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Work-life balance of older workers

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By Jorge Uriarte-Landa and Benoît-Paul Hébert

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Achieving a satisfactory balance between work and family can affect the health, productivity and retirement decisions of older workers. This article uses data from the 2005 General Social Survey to examine dissatisfaction with work–life balance among workers age 55 and over, the most commonly reported reasons for dissatisfaction, and the key factors and personal characteristics associated with work–life conflict.

Older workers differ from their younger counterparts in a number of ways: more work part-time, they have a higher rate of self-employment, they are more likely to have a disability, fewer have a postsecondary education, and they are less likely to have children at home. As such, fewer care for children compared with younger workers, but they are more likely to provide elder care.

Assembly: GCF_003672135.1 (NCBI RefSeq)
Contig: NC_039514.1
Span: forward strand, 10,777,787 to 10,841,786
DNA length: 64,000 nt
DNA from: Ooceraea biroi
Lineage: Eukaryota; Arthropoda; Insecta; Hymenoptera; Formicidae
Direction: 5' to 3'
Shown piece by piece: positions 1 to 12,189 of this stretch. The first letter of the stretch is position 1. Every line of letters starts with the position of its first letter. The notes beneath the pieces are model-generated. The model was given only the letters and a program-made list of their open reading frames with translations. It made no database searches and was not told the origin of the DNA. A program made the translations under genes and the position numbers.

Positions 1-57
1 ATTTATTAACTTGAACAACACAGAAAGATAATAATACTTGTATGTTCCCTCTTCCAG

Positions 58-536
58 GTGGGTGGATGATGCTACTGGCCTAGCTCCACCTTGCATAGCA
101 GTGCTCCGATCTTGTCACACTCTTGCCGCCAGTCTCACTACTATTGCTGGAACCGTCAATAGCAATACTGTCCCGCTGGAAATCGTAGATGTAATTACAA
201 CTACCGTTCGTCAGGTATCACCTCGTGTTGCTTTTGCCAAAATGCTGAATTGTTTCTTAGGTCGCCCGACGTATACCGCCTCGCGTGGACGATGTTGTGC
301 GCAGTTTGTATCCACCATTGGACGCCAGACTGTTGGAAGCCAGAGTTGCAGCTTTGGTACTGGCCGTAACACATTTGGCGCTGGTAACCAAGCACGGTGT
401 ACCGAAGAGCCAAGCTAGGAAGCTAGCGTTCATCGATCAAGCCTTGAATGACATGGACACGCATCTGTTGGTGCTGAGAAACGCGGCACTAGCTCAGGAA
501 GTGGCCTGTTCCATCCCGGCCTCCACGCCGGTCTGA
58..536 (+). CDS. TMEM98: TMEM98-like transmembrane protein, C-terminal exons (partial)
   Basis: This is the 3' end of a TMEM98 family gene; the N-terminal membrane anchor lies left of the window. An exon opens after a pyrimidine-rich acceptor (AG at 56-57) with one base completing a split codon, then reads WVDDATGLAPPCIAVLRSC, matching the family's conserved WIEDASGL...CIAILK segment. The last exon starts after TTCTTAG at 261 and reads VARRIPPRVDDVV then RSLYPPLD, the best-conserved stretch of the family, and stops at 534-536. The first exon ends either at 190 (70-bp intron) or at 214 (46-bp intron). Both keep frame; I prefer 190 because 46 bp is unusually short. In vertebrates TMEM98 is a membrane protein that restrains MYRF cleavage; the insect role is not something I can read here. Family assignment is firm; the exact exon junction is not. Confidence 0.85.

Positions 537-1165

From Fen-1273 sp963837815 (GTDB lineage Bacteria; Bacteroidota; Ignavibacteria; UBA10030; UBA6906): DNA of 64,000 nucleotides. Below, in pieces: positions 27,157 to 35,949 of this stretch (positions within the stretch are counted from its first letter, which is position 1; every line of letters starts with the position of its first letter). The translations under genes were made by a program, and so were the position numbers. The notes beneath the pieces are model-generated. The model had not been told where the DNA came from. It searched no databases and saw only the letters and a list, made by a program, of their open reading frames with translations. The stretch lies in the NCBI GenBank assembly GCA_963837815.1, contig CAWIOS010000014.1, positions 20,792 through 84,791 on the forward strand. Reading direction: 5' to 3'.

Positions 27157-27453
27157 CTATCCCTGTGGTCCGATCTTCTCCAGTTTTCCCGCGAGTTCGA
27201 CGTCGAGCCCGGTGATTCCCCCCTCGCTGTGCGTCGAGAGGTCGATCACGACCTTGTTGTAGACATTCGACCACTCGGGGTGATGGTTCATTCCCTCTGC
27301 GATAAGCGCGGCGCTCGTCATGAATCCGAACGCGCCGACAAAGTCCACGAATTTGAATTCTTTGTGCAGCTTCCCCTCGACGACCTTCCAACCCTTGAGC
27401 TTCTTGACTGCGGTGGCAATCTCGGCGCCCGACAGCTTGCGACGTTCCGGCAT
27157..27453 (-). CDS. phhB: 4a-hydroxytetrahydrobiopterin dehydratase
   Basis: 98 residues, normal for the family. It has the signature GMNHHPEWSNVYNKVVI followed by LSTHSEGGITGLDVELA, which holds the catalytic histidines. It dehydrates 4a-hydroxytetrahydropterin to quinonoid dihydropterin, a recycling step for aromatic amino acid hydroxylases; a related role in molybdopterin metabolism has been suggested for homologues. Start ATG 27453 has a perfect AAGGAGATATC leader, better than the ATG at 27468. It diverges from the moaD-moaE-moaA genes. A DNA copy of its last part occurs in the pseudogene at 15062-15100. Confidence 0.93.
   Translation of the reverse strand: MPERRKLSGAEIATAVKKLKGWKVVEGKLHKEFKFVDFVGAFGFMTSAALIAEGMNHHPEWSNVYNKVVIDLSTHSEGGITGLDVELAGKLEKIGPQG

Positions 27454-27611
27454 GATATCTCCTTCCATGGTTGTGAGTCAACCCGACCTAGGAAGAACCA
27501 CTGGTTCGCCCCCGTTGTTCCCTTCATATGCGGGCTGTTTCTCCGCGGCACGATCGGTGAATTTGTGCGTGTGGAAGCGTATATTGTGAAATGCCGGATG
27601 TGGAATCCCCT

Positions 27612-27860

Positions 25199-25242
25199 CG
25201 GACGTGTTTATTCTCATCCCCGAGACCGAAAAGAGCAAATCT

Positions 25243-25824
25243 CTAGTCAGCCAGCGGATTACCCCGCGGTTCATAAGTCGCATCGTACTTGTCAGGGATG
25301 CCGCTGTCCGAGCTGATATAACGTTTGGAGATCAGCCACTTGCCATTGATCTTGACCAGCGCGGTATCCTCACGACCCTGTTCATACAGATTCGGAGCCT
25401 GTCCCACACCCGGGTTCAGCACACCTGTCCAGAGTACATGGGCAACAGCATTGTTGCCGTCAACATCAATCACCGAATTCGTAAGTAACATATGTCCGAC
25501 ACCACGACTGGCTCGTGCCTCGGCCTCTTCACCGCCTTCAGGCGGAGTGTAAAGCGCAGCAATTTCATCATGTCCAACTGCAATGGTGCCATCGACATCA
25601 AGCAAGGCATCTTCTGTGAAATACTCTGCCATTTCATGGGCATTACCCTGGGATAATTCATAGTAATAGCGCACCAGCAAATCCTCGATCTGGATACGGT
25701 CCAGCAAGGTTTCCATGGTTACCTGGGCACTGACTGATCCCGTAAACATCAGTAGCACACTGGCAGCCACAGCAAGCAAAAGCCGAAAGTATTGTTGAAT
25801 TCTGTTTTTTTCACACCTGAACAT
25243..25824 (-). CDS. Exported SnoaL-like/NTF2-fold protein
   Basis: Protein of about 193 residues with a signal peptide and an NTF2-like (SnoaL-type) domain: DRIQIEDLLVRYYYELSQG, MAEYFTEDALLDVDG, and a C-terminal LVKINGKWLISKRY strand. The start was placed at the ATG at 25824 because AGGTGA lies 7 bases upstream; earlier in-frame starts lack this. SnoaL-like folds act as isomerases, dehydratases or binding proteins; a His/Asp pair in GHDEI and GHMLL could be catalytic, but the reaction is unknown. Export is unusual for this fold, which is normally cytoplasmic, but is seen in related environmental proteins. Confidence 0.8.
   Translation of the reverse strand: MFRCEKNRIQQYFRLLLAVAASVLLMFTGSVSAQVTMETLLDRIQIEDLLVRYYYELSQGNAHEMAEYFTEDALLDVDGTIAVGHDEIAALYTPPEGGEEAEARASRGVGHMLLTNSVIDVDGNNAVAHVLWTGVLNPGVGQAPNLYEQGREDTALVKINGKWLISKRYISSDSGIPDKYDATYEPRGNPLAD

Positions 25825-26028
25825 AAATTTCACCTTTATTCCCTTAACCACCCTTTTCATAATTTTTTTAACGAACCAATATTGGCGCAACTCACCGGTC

Overall, 14% of older workers are dissatisfied with their work–life balance, compared with 25% of workers age 25 to 54. Among older workers, the sources of conflict most frequently cited were too much time on the job and too little time for the family.

According to a statistical model, work–life balance dissatisfaction was associated with having a disability, providing elder care, working long hours, occupying a managerial position and being a woman. At the same time, having an employed partner, being self-employed and enjoying one's job reduced the probability of work–life conflict. When the self-selection of older individuals out of employment was taken into account, the risk of work–life conflict did not vary with age.